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Medicinal Chemistry is a scientific discipline
at the intersection of chemistry and pharmacy involved with
designing and developing pharmaceutical drugs. Medicinal chemistry
involves the identification, synthesis and development of new
chemical entities suitable for therapeutic use. It also includes
the study of existing drugs, their biological properties, and
their quantitative structure-activity relationships (QSAR).
Medicinal chemistry is a highly interdisciplinary
science combining organic chemistry with biochemistry, computational
chemistry, pharmacology, molecular biology, statistics, and
Process of drug discovery
The first step of drug discovery involves
the identification of new active compounds, often called "hits",
which are typically found by screening many compounds for the
desired biological properties. These hits can come from natural
sources, such as plants, animals, or fungi. More often, the
hits can come from synthetic sources, such as historical compound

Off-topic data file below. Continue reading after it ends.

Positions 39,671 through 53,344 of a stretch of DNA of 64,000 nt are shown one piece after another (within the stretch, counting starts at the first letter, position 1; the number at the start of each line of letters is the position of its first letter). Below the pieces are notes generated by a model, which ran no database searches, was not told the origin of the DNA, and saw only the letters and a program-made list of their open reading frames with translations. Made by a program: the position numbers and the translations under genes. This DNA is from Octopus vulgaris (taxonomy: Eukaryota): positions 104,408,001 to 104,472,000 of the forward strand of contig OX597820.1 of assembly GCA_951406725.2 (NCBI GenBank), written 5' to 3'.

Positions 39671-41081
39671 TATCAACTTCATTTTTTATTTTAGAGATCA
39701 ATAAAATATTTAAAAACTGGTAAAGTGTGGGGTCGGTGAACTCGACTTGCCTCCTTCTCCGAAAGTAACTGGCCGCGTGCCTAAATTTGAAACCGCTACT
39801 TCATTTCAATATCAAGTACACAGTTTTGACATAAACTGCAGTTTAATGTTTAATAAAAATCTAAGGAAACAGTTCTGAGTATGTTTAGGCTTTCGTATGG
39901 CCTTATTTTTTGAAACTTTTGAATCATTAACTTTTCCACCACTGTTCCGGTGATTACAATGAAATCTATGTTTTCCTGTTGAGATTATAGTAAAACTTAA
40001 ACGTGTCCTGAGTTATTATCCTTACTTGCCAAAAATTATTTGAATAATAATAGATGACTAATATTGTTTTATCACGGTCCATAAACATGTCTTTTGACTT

collections and combinatorial chemistry.
Recent developments in robotics and miniaturization
have greatly accelerated and automated the screening process.
Typically, a company will assay over 100,000 individual compounds
before moving to the optimization step.
The second step of drug discovery involves
the synthetic modification of the hits in order to improve the
biological properties of the compound pharmacophore. The quantitative
structure-activity relationship of the pharmacophore play an
important part in finding "lead compounds", which
exhibit the most potency, most selectivity, and least toxicity.
The final step involves the rendering the
"lead compounds" suitable for use in clinical trials.
This involves the optimization of the synthetic route for bulk
production, and the preparation of a suitable drug formulation.